Mortgage Rates Inch Toward 8% and Nobody’s Happy About it

US mortgage rates have climbed past 7.5% — further tightening an increasingly impossible-to-crack housing market.

(Photo by Scott Webb on Unsplash)
(Photo by Scott Webb on Unsplash)

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The last time interest rates were this high, “hanging chads” dominated national news.

US mortgage rates have climbed past 7.5% — further tightening an increasingly impossible-to-crack housing market. Not that any evidence is needed, but a RedFin survey published Wednesday underscores just how unhappy Americans feel about the housing market.

Earning Down the House

Perhaps no sector of the economy has been rocked more deeply by the Fed’s relentless interest rate hiking campaign than housing. And the prospect of future rate hikes is already pushing borrowing costs higher. On Tuesday, Mortgage News Daily pegged the 30-year fixed mortgage rate at 7.72%.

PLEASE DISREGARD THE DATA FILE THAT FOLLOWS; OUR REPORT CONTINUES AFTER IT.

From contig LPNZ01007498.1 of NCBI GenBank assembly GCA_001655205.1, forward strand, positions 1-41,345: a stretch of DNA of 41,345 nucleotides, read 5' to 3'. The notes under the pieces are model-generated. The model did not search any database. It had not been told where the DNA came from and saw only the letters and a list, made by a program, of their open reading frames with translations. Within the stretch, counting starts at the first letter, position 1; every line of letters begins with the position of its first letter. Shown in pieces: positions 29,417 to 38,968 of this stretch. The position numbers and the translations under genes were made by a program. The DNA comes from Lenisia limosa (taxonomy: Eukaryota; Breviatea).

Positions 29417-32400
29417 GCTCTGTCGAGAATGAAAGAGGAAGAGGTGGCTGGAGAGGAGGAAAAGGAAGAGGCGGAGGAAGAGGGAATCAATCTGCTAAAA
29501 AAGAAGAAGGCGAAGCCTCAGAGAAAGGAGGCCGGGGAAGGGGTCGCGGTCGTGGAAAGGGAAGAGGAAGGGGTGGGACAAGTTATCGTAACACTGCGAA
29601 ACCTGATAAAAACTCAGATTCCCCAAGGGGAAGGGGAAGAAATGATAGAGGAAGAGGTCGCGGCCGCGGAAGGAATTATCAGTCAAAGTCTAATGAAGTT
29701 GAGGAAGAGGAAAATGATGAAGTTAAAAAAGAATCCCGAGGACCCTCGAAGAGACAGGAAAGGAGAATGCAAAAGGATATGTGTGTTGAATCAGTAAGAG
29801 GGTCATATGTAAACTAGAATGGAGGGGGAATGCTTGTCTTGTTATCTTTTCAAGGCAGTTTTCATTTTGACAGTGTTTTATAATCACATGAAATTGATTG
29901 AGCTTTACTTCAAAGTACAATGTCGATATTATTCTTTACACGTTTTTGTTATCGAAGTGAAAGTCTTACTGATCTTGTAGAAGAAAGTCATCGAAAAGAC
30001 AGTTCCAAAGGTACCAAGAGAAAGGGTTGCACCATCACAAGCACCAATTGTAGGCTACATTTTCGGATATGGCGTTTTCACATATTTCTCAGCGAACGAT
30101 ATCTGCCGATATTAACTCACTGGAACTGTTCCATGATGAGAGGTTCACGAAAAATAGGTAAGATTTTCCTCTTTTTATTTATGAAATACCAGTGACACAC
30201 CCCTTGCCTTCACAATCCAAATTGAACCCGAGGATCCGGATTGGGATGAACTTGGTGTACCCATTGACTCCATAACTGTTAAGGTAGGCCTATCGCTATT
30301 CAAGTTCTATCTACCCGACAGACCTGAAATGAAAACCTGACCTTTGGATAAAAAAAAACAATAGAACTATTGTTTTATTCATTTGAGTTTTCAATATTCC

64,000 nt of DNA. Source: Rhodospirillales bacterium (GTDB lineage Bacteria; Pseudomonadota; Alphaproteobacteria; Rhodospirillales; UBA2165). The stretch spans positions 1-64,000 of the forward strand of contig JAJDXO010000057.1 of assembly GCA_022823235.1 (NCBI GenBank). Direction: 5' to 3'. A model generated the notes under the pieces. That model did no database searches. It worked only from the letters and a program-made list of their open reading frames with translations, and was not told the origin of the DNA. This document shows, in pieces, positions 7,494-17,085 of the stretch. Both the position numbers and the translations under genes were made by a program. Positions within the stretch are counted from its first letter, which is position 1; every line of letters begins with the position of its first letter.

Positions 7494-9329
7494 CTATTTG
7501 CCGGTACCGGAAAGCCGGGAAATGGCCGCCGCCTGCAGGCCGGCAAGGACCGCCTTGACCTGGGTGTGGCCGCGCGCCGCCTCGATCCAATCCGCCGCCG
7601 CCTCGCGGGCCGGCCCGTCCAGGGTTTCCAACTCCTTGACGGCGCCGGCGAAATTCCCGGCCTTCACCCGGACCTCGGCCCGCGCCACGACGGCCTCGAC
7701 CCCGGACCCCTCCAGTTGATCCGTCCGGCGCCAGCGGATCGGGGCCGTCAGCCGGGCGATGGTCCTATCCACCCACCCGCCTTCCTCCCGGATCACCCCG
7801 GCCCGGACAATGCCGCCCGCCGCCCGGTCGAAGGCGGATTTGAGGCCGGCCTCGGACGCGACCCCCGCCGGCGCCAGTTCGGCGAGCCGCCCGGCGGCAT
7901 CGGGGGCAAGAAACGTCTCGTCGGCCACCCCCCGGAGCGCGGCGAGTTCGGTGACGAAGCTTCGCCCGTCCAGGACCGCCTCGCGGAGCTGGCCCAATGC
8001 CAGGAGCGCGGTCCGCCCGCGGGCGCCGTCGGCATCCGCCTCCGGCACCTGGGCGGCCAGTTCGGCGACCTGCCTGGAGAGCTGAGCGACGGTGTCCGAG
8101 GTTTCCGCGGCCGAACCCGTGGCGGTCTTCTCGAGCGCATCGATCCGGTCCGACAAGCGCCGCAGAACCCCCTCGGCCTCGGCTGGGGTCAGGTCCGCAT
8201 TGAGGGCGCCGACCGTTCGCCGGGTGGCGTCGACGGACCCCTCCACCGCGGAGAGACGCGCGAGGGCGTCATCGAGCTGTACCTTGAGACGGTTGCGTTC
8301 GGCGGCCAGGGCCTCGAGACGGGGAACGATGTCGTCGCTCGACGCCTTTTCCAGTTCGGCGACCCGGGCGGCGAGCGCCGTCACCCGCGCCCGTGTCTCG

Though prospective homebuyers are frustrated, Fed Chair Jay Powell likely couldn’t be happier. If higher interest rates are intended to cool spending and tamp down inflation, then things are going exactly to plan:

  • With mortgage rates creeping up to the highest levels since November 2000, mortgage applications are down roughly 22% from a year ago, their lowest rate since 1995.
  • Meanwhile, applications for adjustable-rate mortgages, which typically offer lower rates in a contract’s first five to 10 years, now make up 8% of mortgage applications compared to 6.7% a month ago (breathe easy: ARMs made up nearly a third of applications in the years leading up to the housing crisis).

According to RedFin, 59% of US homebuyers now say purchasing a home is more stressful than dating. In fact, getting a divorce and finding a new job were the only two life events deemed more stressful than house shopping. We’re sure this is exactly what Powell was thinking of when he began bumping interest rates.

Wall Street Negs Main Street: Even Wall Street is getting out. After pouring into the housing market during the pandemic, institutional investors are backing off. Just 0.4% of US homes were sold to large landlords, such as listed real-estate investment trusts, in the second quarter, compared to 2.4% at the end of 2021, according to John Burns Research and Consulting. That’s good news for homebuyers wanting less competition, but bad news for those hoping to live next door to David Solomon.